What To Do if You Suspect a Construction Defect in Your Home
Maybe you’ve recently undergone a remodeling project in your home, and have found that the construction seems shoddy, or has started to fall apart. Perhaps you’ve found pools of water or water damage, and believe that a window or door may be leaking. Construction defects can become hugely expensive to fix, and lead to damage to the underlying structure of the home. As experienced Anne Arundel County real estate attorneys, we are frequently called upon to advise clients and represent them regarding construction defects. Below are some answers to common questions we frequently get asked about construction defects.
What makes for a “construction defect” under the law?
A construction defect is anything done to your home or condominium that reduces its value due to poor workmanship or faulty design.
What are common defects?
One very common defect, which can in turn lead to additional issues, is a leaky façade or water seeping through improperly installed windows or doors. This sort of defect can increase your heating and cooling bills, can lead to widespread mold, and can even lead to damage of the structure from extensive water damage. Another common defect is faulty electrical work, which can damage expensive electronics, and even lead to fires. If a city inspector finds that your home does not meet relevant building codes after construction is complete, you may have a claim for a design defect.
What happens if I don’t notice the defect for a long time?
There are two main types of construction defects: patent and latent. If a defect is visible for anyone to see and should be obvious to the homeowner, then it is considered “patent.” If the defect is hidden, and only becomes evident after, for example, a serious rainstorm or after the passage of some time, then it will be considered “latent.” While statutes of limitation will keep you from filing a lawsuit after a certain length of time after you discover the defect, that point in time may be later if the defect is latent, since you would not be expected to know about a hidden defect. A skilled inspector or construction expert can examine your home and support a claim that you had no way to know about the defect prior to discovering the damage.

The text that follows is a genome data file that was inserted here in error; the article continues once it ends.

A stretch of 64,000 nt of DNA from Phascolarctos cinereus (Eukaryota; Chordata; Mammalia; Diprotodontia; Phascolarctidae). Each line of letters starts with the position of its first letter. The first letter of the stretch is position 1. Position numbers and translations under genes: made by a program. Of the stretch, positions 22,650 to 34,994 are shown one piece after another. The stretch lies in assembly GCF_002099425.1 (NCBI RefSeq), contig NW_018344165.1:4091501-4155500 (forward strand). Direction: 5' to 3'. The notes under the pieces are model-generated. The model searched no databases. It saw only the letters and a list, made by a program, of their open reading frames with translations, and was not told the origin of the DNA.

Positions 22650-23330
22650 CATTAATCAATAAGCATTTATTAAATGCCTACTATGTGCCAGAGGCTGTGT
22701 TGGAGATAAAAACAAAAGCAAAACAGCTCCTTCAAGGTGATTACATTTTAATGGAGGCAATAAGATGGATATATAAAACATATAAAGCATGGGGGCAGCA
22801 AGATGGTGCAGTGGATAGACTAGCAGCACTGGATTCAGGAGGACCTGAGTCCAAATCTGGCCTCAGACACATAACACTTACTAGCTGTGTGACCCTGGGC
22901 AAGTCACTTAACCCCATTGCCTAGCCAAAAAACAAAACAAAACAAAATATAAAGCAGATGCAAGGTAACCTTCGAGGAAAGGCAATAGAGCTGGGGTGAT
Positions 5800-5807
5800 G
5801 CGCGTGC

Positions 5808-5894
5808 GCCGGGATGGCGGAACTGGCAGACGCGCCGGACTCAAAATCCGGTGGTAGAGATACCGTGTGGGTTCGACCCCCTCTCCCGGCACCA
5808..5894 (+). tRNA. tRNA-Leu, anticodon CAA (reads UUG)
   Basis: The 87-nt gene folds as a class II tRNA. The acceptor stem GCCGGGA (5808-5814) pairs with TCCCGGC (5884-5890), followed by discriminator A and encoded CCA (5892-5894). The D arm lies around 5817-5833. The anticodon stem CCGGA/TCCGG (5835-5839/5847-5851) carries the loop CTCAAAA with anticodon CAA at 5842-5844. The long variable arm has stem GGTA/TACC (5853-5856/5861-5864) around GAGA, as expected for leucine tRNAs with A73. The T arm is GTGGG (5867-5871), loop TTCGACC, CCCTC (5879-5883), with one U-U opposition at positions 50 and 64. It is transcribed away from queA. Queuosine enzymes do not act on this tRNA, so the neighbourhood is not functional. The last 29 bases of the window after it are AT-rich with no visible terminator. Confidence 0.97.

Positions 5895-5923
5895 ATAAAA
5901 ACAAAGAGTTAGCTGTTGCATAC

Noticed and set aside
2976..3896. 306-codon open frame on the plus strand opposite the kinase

What if I repair the defect, but still want to recover damages for the defect?
Even if you’re forced to take immediate action to repair your home due to the defect, you can still recover against the contractor, subcontractor, architect, developer, or builder for the flaw. In fact, if the defect were left unrepaired and resulted in an even greater loss in value to your home, the court may find that you are not entitled to the greater damages caused by the fact that you didn’t stop the problem from getting worse.
If you’ve been the victim of defective construction or a fraudulent or negligent contractor, contact an attorney who understands the law and knows how to prove complex construction causes of action in court. For a free consultation on your D.C. or Maryland construction defect claim, contact the experienced Anne Arundel construction and real estate attorneys at the Law Offices of Matthew Evans III, LLC, at 410-626-6009.